Monday, August 25, 2014

Game Retrospective: Hex Cell Plus

Okay, so the long form build up to my currently played game wasn't working. Some would see that as a sign that I should stop trying to talk about videogames on the blog. Well, I see it as a sign that we should talk about slightly different videogames. Recently, I asked my FB friends to pick random numbers that corresponded to positions on Steam account. And then I would play them, and talk about them here. The results: Shelter (badger mommy sim), 10 000 000 (bit runner meets match 3), Zuma's Revenge (marble blasting), and HexCells Plus (minesweeper puzzle game). The Testament of Sherlock Holmes, and Hammerwatch (pixel-based fantasy tactics thing). 

I didn't have the heart to tell the poor dears I already did 10 000 000. Mostly because I'd like to play it again. 

Anyway, a review of the first one I finished, HexCell Plus, after the break.

The starting idea behind the original HexCell is simple enough: it's Minesweeper, but with hexagons. So if a hex has the number 3, there's three adjacent hexes to be marked. But there's two other significant deviations from MineSweeper: first, the board is preset rather than randomly generated, which in effect means that you're presented with is a puzzle with a set solution. Second, it reverses the mine mark button and the regular click button from MineSweeper, a single change that leads to more of my mistakes than any other move. Rather than MineSweeper's "one wrong click and you're dead" the game intsead tallies up your errors, subtracting them from your point total at the end, and you need a certain point max to reach the next set of worlds.

 And because all of this is just too darn simple, it adds further complications: if the number is in brackets, then it denotes that the adjacent mines are adjacent to each other as well: {2} means that the two mines around it are also touching each other. And -3- means that there are three marked hexes around the hex, but at least one isn't adjacent to the others. Then there's the next level: the numbers can be applied to rows and columns and diagonals rather than just cells, with the same rules as before. It can lead to some very swear-inspiring moments.

The original Hex Cells was great; I found it a lot of fun, and my main complaint was that there wasn't enough of it. Hex Cells Plus answers that complaint, with another 36 levels. Things get really tough around world 3, though, and I *still* haven't figured out world 3.5, despite unlocking everything else in the game. Hex Cells Plus is not just harder than its predecessor--it adds another wrinkle. Now, some marked mines have numbers on it. These numbers indicate how many mines there are within a range of 2 hexes rather than just adjacent. The complexity this adds--especially when added to the other other elements--is headache-inducing. There was definitely a time a few days ago when I wondered if this game was too smart for me.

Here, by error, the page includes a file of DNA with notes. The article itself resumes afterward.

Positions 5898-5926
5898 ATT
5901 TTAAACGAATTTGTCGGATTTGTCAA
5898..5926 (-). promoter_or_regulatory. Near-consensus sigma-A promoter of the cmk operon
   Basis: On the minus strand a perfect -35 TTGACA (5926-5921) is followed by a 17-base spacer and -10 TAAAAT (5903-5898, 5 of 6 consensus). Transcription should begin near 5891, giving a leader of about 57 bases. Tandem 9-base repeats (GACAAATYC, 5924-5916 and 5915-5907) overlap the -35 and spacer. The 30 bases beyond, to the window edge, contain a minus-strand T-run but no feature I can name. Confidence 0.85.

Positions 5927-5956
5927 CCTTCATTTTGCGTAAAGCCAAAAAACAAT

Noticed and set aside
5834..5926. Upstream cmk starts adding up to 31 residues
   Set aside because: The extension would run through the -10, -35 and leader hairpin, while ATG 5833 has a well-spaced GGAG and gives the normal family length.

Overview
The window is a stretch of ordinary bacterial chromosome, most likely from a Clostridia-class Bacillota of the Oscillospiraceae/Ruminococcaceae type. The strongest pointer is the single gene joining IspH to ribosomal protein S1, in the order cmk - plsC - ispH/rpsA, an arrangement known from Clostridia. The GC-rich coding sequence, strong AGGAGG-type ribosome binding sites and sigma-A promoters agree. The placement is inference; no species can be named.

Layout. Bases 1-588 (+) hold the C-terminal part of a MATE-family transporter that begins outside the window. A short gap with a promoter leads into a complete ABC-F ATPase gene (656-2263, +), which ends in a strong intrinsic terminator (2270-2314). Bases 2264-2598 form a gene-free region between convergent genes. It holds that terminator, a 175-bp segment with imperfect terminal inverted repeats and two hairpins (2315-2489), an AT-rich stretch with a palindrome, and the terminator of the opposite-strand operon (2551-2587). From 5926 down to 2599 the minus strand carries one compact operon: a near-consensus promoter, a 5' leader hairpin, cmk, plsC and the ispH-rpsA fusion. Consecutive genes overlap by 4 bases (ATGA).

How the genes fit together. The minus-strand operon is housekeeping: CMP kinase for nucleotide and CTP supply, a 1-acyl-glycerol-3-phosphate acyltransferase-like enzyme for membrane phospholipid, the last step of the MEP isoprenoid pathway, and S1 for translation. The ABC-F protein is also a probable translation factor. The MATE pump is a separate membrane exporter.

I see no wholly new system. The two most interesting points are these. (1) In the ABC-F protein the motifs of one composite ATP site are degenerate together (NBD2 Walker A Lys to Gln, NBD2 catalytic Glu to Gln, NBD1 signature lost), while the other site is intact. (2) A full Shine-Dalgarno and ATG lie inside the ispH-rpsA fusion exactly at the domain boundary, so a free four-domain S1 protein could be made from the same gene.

But talk, like my Hex Cells game skill, is cheap. Let's look at an example of a few moves to give you a feel how it all works. ..Or rather, I would, but there's something wrong with the way this program works with screenshots, so they're all just black screens. I'd post those, for a "black bear blinking in a coal mine" type joke, but let's save us all some time. Instead, here's a random shot from the internet. Thanks, internet!

.This image, in fact, is straight from the developer's site (that's Matthew Brown Games). It's the opening state of Level 6.5, or, as I called it last night at around 4 am, Hell. It's got most of the components I was talking about: bracketed numbers, dashed numbers, blue mine radius numbers, numbered columns, and numbered diagonals. While there's a few things you can do with the rest of the board, the main action is up in that upper left corner. (Feel free to open a larger version of the image in a different window for reference.) In particular, the action centers around that 3 diagonal, the number just above the 7 to the left of the -2-. Now, this diagonal mine count doesn't stop with the hex to the bottom right of the three--it keeps going down the diagonal, right to the 1 diagonal and beyond. But since that 1 diagonal is there, that changes things. It says there are two mines and only two between that 3 diagonal and the 1 diagonal. (You'll notice I switched from marked hexes to mines; technically, they're not mines, and the term mine is probably copyrighted in this context, but let's ignore that.)